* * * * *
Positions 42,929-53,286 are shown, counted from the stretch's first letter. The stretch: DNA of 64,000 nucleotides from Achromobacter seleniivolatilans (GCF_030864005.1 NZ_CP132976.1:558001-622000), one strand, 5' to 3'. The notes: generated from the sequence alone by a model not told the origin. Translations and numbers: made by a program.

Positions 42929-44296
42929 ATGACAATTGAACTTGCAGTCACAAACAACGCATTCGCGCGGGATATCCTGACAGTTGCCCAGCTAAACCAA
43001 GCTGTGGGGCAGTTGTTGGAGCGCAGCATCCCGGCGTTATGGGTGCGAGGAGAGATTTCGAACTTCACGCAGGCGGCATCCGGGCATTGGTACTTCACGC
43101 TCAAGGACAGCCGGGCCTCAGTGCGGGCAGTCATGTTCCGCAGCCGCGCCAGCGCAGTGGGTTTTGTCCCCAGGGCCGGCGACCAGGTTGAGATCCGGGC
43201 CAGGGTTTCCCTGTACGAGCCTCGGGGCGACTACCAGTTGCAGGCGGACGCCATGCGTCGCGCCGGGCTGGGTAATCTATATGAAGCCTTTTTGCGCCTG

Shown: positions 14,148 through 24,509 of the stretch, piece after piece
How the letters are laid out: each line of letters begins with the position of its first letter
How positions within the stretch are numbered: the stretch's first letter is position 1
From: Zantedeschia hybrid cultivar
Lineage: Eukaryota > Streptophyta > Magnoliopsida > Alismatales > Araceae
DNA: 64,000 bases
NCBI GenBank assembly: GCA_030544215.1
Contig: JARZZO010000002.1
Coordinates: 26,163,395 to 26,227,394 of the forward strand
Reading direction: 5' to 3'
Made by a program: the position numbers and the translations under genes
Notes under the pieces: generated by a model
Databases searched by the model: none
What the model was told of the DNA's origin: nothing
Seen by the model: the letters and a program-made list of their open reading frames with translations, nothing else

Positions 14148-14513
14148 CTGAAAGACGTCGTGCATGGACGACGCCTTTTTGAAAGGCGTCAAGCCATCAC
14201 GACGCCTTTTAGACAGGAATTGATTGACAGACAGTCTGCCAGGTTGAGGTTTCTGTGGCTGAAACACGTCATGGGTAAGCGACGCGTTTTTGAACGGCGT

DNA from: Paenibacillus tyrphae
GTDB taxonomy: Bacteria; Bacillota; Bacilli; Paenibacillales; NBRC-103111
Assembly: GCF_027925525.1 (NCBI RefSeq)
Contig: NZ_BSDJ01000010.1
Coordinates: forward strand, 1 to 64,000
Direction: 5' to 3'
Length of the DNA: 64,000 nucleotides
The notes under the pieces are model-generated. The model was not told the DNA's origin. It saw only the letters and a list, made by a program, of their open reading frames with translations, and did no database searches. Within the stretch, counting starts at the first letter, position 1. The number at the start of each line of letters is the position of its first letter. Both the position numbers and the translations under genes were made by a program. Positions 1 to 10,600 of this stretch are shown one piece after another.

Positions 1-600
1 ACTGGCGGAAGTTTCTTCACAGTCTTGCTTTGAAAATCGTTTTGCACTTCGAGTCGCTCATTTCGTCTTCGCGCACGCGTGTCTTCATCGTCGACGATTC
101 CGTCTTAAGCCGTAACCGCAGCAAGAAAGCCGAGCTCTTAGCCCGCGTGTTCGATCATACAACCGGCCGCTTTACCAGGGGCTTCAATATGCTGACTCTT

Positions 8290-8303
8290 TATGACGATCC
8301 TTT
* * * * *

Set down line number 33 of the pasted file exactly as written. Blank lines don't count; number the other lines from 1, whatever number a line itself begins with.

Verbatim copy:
Positions 1-600